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AIDS-Related Illnesses Leading Cause of Death in South Africa in 2000, Medical Research Council Report Says

May 18, 2005

AIDS-related illnesses were the leading cause of death in South Africa in 2000, accounting for about 30% of all deaths nationwide, according to a Medical Research Council of South Africa report released on Tuesday, South Africa's Star reports. The report, compiled by MRC's Burden of Disease Research Unit, shows that mortality rates and causes of death differ in the country's nine provinces but that HIV/AIDS was the leading cause of death overall (Green/Smillie, Star, 5/17). HIV/AIDS was the leading cause of death in every province except the Western Cape. Debbie Bradshaw, co-author of the report and director of the disease unit, said the study employed several data-collection methods, including death notification forms and census and household surveys (SABC News, 5/17). The report says that the country is dealing with a "quadruple burden of disease," with communicable diseases, noncommunicable diseases, injuries and HIV/AIDS playing large roles in mortality, according to the Star (Star, 5/17). According to official statistics, South Africa has the highest number of HIV-positive residents of any country worldwide. UNAIDS figures released in July 2004 showed that about 5.3 million HIV-positive people live in South Africa, with a possible range of between 4.5 million and 6.2 million (Kaiser Daily HIV/AIDS Report, 4/21).

"The high death rate due to HIV/AIDS highlights the urgency to accelerate the implementation of a comprehensive plan for the treatment and prevention of HIV and AIDS," the report says. The authors recommend that provinces improve access to health care services; promote active, healthy lifestyles; and ensure "basic needs" such as access to clean water and sanitation are met, according to the Star. The report, which is the first to provide specific causes of death for each province, also says the mortality information can help individual provinces respond to their particular health needs (Star, 5/17). Bradshaw said the report could serve as "an important benchmark" against which to monitor progress and encouraged local officials to identify issues that need to be addressed in their areas, SABC News reports (SABC News, 5/17).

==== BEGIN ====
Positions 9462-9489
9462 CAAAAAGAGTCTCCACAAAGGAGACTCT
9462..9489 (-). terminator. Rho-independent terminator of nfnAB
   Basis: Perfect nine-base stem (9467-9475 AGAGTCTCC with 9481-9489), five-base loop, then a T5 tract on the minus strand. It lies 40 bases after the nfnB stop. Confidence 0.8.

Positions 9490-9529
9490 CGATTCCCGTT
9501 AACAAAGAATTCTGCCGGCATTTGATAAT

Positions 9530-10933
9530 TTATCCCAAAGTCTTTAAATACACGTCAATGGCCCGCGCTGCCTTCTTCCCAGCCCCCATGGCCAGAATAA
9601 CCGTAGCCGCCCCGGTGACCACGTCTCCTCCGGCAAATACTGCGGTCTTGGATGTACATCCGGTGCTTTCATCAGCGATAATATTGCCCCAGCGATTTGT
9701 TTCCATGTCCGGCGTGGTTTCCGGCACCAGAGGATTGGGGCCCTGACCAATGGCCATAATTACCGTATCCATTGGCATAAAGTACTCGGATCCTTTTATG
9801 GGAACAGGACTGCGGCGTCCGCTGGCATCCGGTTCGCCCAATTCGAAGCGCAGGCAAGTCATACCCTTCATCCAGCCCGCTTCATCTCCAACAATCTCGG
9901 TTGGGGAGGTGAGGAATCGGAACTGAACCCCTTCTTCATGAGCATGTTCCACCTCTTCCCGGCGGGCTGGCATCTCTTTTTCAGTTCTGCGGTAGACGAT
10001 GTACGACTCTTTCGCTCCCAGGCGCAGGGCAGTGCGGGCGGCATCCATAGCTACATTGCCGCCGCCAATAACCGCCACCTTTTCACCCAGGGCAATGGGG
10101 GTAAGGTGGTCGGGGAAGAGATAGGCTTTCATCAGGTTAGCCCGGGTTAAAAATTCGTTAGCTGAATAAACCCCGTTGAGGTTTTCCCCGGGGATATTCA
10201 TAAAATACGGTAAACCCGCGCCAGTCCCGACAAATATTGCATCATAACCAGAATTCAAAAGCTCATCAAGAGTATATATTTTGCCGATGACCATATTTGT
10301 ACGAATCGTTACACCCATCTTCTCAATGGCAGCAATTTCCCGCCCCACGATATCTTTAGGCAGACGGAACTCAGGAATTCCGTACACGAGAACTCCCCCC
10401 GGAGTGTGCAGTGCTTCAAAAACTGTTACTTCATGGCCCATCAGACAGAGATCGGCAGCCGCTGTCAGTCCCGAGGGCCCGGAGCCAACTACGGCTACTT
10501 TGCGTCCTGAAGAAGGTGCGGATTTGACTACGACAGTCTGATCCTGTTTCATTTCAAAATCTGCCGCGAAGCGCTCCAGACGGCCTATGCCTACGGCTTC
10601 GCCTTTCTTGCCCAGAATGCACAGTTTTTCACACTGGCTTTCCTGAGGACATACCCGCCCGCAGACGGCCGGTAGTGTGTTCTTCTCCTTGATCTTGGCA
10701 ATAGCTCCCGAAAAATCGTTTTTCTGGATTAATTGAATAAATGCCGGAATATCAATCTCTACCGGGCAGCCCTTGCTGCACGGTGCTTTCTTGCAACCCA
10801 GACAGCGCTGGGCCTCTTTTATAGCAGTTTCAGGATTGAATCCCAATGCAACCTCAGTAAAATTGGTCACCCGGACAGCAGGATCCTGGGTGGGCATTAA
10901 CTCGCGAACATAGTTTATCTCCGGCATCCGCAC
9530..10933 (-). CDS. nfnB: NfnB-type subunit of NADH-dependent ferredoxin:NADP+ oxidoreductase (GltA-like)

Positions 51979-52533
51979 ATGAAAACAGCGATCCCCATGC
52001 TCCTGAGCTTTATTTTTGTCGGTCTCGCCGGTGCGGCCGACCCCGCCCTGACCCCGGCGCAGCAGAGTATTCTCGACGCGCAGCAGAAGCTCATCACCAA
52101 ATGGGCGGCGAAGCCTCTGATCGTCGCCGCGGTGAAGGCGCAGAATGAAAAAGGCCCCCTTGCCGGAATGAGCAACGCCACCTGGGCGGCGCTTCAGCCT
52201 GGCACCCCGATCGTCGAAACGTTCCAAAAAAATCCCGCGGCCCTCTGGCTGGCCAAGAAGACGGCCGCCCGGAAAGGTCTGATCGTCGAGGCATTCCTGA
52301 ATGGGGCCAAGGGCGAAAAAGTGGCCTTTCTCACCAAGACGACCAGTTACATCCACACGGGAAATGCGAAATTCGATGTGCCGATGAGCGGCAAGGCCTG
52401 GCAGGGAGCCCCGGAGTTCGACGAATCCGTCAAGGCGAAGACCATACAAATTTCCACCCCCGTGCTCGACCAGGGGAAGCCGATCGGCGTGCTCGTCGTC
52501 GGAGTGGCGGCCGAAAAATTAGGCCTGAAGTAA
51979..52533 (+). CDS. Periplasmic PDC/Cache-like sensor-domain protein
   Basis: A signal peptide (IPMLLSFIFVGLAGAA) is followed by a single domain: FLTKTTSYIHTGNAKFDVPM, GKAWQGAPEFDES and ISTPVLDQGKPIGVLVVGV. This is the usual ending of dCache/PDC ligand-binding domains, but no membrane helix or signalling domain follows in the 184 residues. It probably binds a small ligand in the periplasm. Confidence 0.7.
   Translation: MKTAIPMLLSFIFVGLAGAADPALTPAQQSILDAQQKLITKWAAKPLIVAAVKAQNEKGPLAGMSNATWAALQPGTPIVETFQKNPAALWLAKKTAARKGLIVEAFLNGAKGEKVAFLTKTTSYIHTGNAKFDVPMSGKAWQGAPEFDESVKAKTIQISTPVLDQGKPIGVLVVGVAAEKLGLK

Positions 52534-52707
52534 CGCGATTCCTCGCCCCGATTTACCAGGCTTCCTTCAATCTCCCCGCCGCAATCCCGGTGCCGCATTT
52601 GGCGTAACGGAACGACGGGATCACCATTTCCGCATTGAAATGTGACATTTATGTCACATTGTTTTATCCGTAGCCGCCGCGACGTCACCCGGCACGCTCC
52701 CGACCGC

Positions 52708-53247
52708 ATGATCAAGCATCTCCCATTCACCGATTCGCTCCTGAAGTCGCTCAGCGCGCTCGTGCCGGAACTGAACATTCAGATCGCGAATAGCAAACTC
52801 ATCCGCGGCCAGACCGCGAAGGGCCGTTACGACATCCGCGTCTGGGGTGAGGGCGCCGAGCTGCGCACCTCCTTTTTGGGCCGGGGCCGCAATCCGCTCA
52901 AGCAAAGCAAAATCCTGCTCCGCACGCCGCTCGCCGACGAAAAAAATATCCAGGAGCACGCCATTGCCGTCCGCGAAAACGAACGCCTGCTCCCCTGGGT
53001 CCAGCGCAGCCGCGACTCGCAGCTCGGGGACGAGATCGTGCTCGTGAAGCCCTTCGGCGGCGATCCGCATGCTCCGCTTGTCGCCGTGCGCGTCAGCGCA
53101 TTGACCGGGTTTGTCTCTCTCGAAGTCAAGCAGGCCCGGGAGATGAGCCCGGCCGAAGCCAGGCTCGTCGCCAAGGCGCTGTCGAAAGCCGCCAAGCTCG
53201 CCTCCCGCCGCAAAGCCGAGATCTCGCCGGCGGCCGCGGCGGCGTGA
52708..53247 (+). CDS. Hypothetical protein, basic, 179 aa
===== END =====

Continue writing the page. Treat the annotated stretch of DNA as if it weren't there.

South Africa's National Association of People Living with HIV/AIDS said it "was not surprised at the high HIV/AIDS mortality rate," according to the Star. HIV/AIDS is a "multifaceted problem" that requires assistance from the government and business community to fight poverty and provide antiretroviral drugs, according to NAPWA spokesperson Thanduxolo Doro. Mark Heywood, a spokesperson for the South African HIV/AIDS treatment advocacy group Treatment Action Campaign, said, "These figures are just going to get worse and worse," adding, "The deaths in 2000 were at the beginning of a period of rapid HIV infection. More people have been infected since then, and more people are going to be dying." However, Letitia Rispel, director of the health department in Gauteng province, said programs implemented since 2000 might have improved the situation. "These include the prevention of mother-to-child treatment, wellness programs and the antiretroviral rollout program," she said, adding, "Only once we have taken these into account will we get a clear picture." South Africa's Department of Health said it would comment once it had reviewed the report (Star, 5/17).

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